Want A Personal Life? Get Up Early

Sometimes when you’re running an organization, things fall by the wayside. You know, things like exercise. Playing with your kids. Talking with your spouse. Meditating. You’d like to do them, but even when you schedule a run on your calendar for 5:30 p.m., you’ll get a call from your biggest client at 5:15 p.m. lamenting a problem with the last order — and next thing you know it’s 7 p.m. and you’ll barely make it home to tuck your kids in, let alone exercise.

Is this just the price of being in charge?

Not really. You can have a personal life. You just have to get up early to enjoy it.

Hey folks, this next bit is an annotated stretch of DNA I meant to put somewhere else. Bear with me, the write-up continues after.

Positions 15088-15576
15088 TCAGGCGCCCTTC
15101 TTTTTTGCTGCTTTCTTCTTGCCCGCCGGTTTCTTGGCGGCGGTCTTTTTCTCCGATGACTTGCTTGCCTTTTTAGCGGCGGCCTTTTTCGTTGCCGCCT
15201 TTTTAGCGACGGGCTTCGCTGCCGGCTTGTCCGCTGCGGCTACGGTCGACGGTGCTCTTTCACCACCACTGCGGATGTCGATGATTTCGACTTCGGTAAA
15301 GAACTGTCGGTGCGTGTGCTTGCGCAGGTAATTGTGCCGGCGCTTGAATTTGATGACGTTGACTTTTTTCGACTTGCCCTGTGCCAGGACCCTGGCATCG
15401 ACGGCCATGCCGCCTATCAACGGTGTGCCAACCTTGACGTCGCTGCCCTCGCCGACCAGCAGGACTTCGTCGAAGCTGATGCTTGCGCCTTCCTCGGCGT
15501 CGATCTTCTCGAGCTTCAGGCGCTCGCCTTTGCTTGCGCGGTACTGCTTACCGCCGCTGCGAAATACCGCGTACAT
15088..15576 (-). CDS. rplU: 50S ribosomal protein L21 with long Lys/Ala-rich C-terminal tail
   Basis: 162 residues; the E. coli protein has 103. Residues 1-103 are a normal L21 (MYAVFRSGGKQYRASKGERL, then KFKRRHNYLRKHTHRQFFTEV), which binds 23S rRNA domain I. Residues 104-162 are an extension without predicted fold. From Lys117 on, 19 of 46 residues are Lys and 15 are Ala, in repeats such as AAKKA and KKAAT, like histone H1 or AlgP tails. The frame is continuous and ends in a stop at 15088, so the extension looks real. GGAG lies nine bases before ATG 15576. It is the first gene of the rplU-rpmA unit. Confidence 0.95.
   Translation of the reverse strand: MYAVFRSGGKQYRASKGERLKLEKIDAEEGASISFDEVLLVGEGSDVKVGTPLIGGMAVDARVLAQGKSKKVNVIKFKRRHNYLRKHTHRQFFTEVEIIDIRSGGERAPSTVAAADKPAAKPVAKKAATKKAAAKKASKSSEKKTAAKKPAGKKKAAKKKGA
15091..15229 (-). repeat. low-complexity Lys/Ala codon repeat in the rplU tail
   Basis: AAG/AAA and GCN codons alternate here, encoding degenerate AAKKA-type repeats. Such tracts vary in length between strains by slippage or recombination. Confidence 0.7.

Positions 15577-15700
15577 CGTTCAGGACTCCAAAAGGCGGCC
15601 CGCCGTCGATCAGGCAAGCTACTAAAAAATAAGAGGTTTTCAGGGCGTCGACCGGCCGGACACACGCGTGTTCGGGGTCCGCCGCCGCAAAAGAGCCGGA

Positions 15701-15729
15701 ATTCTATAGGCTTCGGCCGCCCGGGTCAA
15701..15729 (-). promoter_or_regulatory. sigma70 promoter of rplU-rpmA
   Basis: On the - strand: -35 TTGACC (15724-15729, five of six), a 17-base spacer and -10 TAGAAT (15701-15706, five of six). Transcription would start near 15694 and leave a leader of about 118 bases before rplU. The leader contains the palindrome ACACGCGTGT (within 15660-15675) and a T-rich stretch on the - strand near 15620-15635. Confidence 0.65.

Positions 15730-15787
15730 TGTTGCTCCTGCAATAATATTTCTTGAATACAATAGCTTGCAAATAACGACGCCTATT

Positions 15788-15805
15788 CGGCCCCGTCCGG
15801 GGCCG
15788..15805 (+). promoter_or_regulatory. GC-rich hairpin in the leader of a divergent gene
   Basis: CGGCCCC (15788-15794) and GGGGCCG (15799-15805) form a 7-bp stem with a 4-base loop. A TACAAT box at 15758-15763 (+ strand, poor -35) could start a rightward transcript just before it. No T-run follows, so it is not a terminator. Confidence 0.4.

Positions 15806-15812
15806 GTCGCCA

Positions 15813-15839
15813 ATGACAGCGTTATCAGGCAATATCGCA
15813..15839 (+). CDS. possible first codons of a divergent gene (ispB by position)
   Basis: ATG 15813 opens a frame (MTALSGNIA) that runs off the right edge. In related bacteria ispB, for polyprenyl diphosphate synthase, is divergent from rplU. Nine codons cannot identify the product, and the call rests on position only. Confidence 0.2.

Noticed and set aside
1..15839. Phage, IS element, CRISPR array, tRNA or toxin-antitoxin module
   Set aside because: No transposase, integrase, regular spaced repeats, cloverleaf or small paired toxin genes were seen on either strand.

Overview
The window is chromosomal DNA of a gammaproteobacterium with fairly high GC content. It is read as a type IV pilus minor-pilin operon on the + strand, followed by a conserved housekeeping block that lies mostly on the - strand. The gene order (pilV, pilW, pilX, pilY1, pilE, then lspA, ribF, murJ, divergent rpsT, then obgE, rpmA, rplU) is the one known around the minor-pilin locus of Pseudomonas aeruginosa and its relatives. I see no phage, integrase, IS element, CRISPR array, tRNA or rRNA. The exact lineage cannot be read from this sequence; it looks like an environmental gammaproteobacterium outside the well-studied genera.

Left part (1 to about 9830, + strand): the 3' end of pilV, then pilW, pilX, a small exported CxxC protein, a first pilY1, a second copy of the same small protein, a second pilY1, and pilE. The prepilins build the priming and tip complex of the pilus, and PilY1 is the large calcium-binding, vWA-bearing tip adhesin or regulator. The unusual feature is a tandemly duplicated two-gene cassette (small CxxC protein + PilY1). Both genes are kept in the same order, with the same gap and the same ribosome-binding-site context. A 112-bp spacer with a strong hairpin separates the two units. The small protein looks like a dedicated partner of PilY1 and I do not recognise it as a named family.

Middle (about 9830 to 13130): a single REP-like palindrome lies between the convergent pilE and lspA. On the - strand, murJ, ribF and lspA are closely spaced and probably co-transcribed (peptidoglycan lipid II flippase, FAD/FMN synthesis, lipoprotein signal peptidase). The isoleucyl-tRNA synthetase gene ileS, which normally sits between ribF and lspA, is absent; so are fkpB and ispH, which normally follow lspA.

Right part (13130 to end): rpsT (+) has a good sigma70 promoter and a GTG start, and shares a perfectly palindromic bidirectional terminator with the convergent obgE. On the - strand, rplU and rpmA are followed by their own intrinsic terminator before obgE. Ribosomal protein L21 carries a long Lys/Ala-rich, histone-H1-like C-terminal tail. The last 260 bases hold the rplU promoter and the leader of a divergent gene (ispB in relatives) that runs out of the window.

At least that’s what I’ve discovered from studying hundreds of time logs and interviewing leaders about how they spend their time. Steve Reinemund, for instance, now the Dean of the Schools of Business at Wake Forest University, and the former CEO of PepsiCo, has run 4 miles most days of his life. Pepsi had many crises at 5 p.m., but that didn’t matter for Reinemund’s running. He ran his 4 miles at 5 a.m. instead. It turns out that there are very few crises at 5 a.m. So that makes it a perfect time for getting things done.